Except for the lucky few who have enough wealth, no one is without concern about what happens when you stop earning. Fear of the unknown is always present.
We all know elderly people who are struggling to meet all their financial obligations. When a person does not have enough money, life becomes difficult.
Relying on traditional deposits for interest income
Many retirees go through a cycle of overspending and underspending. When the wage earner retires, he or she receives this amount of money, which can be in between ₹50 i ₹60 lakhs. It seems to be a considerable sum. That’s almost certainly more than the retiree ever received in one lump sum in their lifetime. They believe they have unlimited spending power. Many investors assume ₹50 lakh is a big sum and hence withdraw an equal amount every month without realizing that the money will last them for a limited period. An alternative way would be to set it aside ₹15 lakhs and put the rest ₹35 lakhs in fixed deposit for five years. This way they can pay themselves ₹25000 every month for five years, at the end of which they would have a little over ₹48 lakhs. Then they can separate again ₹15 lakh to earn monthly pension income ₹25,000 with retention of the remaining ₹33 lakh in fixed deposit. In this way, the cycle continues even though it is broken by the lack of itself ₹25000 every month to pay expenses, not considering the continuous devaluation of money.
Some may invest their money in the Senior Citizen Savings Scheme (SCSS) to earn a quarterly interest of eight per cent per annum. However, given the impact of inflation on the cost of daily living, would these investment methods be sufficient to pay for a retired life expectancy of 30 years or more?
The above assumptions are just hypotheses drawn to draw attention to inadequate retirement planning. To begin with, the pensioner corps do ₹60 lakh is simply not enough to sustain the remaining years of life, especially when there is no income and increased susceptibility to hospitalization and treatment. The tendency to stick with traditional investment options after retirement lies in the firmly held belief that the retirement corpus should be invested in 100 percent safe options. That “safety net” is all most are looking for and it is this mindset that has driven many retirees to rely on their relatives for money or necessary finances during emergencies.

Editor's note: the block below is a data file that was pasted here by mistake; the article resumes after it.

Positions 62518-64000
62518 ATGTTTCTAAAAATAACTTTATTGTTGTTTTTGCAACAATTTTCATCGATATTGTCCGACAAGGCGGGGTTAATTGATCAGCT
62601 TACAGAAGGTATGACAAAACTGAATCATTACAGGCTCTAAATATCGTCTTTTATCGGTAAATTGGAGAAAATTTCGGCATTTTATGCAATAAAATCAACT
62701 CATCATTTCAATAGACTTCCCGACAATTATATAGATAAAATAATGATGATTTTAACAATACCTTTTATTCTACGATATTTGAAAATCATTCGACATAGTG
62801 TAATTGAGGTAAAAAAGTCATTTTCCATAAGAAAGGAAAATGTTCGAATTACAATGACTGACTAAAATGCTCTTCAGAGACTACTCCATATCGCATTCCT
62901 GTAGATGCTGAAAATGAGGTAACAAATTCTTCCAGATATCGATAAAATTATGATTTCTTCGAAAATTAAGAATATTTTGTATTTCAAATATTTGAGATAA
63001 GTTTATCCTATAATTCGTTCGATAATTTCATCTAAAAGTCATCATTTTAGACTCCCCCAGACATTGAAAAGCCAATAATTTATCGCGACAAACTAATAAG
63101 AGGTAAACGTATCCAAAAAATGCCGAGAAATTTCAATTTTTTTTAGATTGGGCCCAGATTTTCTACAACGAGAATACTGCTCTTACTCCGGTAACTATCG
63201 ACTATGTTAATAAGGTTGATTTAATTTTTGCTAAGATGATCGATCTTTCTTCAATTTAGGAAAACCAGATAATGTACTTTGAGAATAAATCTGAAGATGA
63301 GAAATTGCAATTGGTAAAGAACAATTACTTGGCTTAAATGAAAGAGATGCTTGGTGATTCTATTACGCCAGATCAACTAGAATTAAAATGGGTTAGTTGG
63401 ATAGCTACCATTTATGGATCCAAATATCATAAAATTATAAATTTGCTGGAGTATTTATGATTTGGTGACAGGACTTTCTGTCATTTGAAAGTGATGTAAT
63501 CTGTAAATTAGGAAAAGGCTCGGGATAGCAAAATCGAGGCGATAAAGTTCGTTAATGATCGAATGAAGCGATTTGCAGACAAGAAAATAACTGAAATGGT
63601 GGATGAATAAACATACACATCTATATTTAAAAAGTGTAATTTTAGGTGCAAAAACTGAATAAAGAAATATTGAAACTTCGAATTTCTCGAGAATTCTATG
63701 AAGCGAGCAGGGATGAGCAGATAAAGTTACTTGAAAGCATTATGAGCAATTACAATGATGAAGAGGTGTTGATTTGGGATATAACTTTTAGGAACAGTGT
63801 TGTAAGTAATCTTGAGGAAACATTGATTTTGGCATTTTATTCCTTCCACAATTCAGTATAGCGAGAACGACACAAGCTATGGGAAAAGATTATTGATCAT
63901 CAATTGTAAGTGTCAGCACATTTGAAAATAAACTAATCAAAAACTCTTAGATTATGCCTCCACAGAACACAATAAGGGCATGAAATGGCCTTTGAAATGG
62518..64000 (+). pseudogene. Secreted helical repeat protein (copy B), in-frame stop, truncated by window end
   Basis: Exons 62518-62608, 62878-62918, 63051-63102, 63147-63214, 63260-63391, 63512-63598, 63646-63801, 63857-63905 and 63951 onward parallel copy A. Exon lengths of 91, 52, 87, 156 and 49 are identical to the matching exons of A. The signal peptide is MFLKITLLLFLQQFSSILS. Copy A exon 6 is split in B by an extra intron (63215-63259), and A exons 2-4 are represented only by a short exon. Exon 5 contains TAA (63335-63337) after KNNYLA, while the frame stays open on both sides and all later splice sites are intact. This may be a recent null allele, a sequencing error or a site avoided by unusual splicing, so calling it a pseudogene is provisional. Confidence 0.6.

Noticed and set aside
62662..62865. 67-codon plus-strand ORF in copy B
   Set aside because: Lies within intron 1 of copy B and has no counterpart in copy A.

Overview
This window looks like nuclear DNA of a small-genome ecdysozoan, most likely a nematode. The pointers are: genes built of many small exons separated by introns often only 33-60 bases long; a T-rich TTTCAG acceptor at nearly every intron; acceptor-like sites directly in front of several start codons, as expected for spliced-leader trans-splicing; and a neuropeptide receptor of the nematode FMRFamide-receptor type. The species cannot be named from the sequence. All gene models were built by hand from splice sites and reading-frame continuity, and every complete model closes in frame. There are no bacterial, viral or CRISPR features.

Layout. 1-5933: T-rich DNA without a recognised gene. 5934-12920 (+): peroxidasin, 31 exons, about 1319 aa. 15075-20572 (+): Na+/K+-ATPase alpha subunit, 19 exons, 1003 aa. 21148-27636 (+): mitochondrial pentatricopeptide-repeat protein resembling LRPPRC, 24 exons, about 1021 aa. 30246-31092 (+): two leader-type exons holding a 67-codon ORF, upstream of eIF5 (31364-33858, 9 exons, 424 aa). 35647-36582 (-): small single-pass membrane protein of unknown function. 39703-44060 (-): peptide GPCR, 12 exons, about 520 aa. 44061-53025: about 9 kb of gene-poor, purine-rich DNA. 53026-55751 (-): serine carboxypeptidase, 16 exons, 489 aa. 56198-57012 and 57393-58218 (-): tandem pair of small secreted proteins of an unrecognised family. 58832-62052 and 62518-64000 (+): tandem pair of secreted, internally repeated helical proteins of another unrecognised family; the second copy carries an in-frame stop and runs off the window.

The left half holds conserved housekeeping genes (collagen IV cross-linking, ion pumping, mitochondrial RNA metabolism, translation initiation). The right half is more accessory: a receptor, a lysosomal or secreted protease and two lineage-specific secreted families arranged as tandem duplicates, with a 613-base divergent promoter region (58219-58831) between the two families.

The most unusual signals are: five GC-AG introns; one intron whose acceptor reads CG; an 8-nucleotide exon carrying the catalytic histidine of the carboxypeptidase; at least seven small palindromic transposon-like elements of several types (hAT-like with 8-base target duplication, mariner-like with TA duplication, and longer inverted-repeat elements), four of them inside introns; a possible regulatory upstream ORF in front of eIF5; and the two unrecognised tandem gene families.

Deciding on a monthly withdrawal
Besides, the concept of a “safety net” is a misnomer and can be labeled as nothing more than a “deception”. By understanding how inflation can hit our savings and affect our earnings in the long run, it makes sense not only to choose the right investment options after retirement, but also to decide on the amount of corpus we have to withdraw without losing the entire amount. expenditure and inflation. At the current rate of inflation, we would need four times as much money to pay our daily living expenses, necessitating the need not only to cash in the accumulated corpus to earn more money, but also to allow for larger withdrawals during the golden years of life. Estimating how much you would need can be as taxing as estimating how much you need to withdraw each month to live comfortably.
How much money do you need to withdraw each month?
It’s not rocket science to decide how much to save, invest and withdraw to avoid depleting your retirement corpus. Common sense dictates how we must decide to withdraw based on the interest rate income on our savings and the corresponding rate of inflation. You withdraw only what your savings earn over and above the rate of inflation to support the inflation-adjusted withdrawal rate. Think about it carefully. You should not withdraw more than one percent of the corpus every year only if your savings earns eight percent and inflation earns seven percent. This will ensure that your savings grow at least in line with inflation, preventing you from losing all your money in old age.
Eight percent returns from debt funds or other investment opportunities may not be enough, suggesting the need to put some money into stocks as well. However, equity investments must continue for at least five to seven years to meet medium-term financial goals and more than a decade to achieve long-term financial goals.
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First published: January 17, 2023, 7:57 am IST